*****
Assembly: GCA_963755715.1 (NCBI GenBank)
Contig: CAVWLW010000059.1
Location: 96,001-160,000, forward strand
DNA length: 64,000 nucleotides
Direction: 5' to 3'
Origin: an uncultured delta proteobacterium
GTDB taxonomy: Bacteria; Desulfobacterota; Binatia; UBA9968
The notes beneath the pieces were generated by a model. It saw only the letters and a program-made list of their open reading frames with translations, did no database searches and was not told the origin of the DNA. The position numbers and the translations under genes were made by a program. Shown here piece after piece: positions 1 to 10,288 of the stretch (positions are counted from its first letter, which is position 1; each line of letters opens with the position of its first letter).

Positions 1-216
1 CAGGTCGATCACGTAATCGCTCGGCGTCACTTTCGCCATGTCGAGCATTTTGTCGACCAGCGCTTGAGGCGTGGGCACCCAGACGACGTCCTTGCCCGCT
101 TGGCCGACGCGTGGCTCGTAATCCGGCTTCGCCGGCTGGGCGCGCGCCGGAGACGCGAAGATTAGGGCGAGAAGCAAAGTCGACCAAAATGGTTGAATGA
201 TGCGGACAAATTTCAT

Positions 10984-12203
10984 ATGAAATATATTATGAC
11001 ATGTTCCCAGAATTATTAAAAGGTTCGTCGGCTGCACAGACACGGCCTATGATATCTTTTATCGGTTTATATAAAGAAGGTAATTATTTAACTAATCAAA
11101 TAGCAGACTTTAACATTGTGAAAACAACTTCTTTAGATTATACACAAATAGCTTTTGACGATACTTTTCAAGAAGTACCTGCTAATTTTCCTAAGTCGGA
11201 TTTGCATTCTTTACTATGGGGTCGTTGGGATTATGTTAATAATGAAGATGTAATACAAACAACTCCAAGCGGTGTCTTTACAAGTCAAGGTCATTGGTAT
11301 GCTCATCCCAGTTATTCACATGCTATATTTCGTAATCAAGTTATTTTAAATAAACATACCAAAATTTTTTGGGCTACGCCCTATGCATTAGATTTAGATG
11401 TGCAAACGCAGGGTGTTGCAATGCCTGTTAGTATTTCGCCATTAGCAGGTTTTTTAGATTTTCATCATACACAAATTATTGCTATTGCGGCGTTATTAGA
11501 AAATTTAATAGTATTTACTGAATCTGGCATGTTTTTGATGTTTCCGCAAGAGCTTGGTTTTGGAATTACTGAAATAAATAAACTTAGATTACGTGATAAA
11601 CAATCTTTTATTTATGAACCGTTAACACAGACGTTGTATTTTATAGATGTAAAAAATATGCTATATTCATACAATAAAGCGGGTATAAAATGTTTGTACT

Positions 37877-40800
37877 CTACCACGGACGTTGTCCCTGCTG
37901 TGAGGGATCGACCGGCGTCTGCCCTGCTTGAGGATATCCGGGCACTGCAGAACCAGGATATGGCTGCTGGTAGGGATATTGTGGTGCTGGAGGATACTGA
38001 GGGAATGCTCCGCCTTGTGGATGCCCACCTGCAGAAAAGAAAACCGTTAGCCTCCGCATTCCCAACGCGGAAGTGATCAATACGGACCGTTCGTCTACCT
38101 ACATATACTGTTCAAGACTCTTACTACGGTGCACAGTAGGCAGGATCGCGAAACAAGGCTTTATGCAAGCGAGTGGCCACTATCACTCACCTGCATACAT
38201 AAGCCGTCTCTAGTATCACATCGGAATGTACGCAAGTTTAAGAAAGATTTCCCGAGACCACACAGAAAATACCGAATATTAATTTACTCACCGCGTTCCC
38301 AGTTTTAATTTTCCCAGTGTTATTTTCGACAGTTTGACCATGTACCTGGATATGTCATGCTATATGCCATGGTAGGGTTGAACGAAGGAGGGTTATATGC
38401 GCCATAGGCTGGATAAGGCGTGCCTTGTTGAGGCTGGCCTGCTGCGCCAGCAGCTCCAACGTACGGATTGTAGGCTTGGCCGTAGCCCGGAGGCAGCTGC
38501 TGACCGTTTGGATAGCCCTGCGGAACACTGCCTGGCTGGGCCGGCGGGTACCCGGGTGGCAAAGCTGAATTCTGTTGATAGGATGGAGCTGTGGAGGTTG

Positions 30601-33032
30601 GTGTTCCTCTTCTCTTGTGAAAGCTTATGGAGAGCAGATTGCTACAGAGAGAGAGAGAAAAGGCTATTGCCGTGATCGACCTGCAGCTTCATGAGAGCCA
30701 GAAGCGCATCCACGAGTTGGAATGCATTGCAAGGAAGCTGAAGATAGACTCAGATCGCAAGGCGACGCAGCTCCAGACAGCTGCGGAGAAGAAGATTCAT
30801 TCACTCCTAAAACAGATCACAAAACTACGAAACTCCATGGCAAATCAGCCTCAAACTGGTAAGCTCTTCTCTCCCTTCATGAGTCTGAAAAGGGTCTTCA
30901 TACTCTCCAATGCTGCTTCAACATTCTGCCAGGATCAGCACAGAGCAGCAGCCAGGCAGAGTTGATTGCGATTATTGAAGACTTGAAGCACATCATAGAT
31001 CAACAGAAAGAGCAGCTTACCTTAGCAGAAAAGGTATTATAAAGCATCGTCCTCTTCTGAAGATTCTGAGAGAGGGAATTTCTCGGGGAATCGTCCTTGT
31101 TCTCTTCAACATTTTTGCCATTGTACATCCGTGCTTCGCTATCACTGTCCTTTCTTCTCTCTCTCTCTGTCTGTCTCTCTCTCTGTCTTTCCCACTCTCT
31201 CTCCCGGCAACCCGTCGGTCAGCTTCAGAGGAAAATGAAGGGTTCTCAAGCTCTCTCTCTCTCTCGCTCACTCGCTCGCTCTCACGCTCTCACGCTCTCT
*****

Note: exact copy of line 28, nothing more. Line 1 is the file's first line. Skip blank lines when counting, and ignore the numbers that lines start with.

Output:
38301 AGTTTTAATTTTCCCAGTGTTATTTTCGACAGTTTGACCATGTACCTGGATATGTCATGCTATATGCCATGGTAGGGTTGAACGAAGGAGGGTTATATGC